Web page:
Tuesday, Sep 30, 2014

China rejects any foreign interference in Hong Kong affairs

Protesters are taken away by police officers after hundreds of protesters staged a peaceful sit-ins overnight on a street in the financial district in Hong Kong. (Source: AP) Protesters are taken away by police officers after hundreds of protesters staged a peaceful sit-ins overnight on a street in the financial district in Hong Kong. (Source: AP)
Press Trust of India | Beijing | Posted: September 3, 2014 9:50 pm

China stressed on Wednesday that it would tolerate no foreign interference in Hong Kong affairs, after the United States said it supported “universal suffrage” in the territory. The “constitutional reform of Hong Kong is China’s domestic affair which brooks no interference from the outside”, Chinese foreign ministry spokesman Qin Gang told reporters at a regular briefing.

Qin was responding to comments made by State Department spokeswoman Jen Psaki in Washington yesterday supportive of pro-democracy protesters in Hong Kong, a semi-autonomous region of China. “The United States supports universal suffrage in Hong Kong in accordance with the Basic Law and the aspirations of  the Hong Kong people,” Psaki told reporters, referring to Hong Kong’s mini-constitution.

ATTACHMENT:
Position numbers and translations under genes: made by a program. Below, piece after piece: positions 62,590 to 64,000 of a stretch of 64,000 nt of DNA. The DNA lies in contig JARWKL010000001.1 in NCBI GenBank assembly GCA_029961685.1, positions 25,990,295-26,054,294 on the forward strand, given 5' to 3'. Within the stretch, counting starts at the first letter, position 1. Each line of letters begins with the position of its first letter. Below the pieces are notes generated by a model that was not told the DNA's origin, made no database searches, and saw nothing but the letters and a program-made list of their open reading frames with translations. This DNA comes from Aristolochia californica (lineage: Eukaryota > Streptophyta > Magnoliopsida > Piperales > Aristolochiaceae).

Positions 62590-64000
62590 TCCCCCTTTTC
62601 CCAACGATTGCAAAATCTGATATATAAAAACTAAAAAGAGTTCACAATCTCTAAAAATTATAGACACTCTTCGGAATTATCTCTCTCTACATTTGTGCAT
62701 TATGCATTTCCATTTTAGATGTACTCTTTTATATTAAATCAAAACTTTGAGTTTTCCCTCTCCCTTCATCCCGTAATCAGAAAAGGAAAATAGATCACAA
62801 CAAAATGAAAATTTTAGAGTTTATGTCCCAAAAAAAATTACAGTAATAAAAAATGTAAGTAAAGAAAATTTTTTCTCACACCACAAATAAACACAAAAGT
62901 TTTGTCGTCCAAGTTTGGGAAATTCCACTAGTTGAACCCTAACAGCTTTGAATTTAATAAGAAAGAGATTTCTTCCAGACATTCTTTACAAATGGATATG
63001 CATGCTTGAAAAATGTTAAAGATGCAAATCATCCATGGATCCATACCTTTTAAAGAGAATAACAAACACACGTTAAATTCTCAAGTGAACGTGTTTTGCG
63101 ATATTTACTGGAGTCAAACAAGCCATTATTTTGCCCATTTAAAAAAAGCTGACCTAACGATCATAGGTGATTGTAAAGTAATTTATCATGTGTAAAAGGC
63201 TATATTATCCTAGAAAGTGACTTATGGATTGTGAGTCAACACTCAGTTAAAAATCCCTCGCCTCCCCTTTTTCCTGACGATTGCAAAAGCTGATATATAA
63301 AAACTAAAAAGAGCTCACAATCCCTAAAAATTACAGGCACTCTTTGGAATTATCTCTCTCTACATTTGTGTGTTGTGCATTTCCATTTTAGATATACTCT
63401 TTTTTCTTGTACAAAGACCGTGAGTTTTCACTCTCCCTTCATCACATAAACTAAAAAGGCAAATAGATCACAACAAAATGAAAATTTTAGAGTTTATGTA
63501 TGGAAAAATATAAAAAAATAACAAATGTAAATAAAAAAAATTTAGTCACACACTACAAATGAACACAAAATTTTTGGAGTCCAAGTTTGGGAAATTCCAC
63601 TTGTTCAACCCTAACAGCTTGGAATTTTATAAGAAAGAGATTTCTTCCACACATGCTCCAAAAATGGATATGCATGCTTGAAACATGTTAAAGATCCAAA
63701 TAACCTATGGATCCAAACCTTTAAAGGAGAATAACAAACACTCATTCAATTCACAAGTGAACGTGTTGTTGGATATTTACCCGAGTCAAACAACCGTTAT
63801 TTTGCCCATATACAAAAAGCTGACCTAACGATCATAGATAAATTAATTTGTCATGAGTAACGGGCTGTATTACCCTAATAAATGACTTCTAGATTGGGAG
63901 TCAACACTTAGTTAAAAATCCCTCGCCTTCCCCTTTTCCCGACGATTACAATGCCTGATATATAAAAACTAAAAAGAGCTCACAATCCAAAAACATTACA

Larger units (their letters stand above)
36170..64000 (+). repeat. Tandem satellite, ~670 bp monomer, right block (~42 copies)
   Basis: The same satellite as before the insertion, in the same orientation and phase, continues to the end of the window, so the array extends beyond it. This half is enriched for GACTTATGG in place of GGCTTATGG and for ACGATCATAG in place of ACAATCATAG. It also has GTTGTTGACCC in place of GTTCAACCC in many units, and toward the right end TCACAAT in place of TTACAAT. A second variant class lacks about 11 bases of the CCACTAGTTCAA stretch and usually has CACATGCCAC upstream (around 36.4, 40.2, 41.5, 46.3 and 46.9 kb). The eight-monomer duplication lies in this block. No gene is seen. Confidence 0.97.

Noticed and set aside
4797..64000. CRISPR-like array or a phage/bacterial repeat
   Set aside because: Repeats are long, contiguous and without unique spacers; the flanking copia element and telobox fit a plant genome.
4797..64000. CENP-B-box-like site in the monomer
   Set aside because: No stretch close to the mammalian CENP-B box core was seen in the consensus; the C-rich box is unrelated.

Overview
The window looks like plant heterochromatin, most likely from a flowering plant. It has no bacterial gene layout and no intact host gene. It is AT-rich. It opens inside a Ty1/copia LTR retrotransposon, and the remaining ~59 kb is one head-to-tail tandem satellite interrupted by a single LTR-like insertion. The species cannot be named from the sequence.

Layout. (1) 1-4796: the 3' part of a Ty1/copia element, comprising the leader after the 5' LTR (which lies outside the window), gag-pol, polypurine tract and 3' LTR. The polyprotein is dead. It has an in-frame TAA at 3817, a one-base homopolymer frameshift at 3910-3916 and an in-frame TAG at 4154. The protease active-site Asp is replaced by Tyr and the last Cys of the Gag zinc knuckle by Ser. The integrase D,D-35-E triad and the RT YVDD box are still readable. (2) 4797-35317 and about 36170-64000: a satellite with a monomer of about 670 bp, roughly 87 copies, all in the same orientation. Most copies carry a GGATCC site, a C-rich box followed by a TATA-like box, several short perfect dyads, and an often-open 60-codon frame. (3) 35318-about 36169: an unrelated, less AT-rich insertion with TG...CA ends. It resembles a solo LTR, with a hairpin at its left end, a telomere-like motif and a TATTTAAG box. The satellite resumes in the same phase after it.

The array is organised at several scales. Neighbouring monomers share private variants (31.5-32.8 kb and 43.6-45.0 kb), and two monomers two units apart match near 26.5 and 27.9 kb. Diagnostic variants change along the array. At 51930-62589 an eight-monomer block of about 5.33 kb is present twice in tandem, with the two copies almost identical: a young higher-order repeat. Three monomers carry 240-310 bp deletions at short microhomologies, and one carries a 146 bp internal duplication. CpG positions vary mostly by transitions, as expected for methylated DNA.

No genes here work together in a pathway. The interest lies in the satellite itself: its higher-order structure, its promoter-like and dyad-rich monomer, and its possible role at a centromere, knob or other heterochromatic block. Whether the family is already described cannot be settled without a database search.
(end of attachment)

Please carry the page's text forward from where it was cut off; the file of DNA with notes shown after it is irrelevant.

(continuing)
The standing committee of the National People’s Congress, China’s rubber-stamp parliament, said Sunday that Hong Kong citizens would be allowed to elect their next leader in 2017 – but candidates must be chosen by a pro-Beijing committee and must win the backing of more than half of the committee members to stand.

Only two or three will be allowed to stand for election. Democracy activists say the rules mean China will be able to ensure that only pro-Beijing candidates can contest the vote. Britain handed Hong Kong back to China in 1997 under an agreement which allows civil liberties not seen on the mainland, including free speech and the right to protest.

The NPC standing committee decision “represents an important progress in the development of democracy in Hong Kong”, Qin said. “To safeguard the lasting prosperity and stability of Hong Kong serves the common interests of the international community including the US.”

China hopes the international community will see the issue “from a positive and objective perspective”, Qin added. Asked to react to the continuation of a British parliamentary inquiry into Hong Kong, Qin underlined that the region was no longer under London’s control.

“It is not the Hong Kong of before 1997,” he said, adding that its matters are part of China’s domestic affairs. “We are opposed to any interference from the outside in any forms,” he said. “This position is resolute and clear.”

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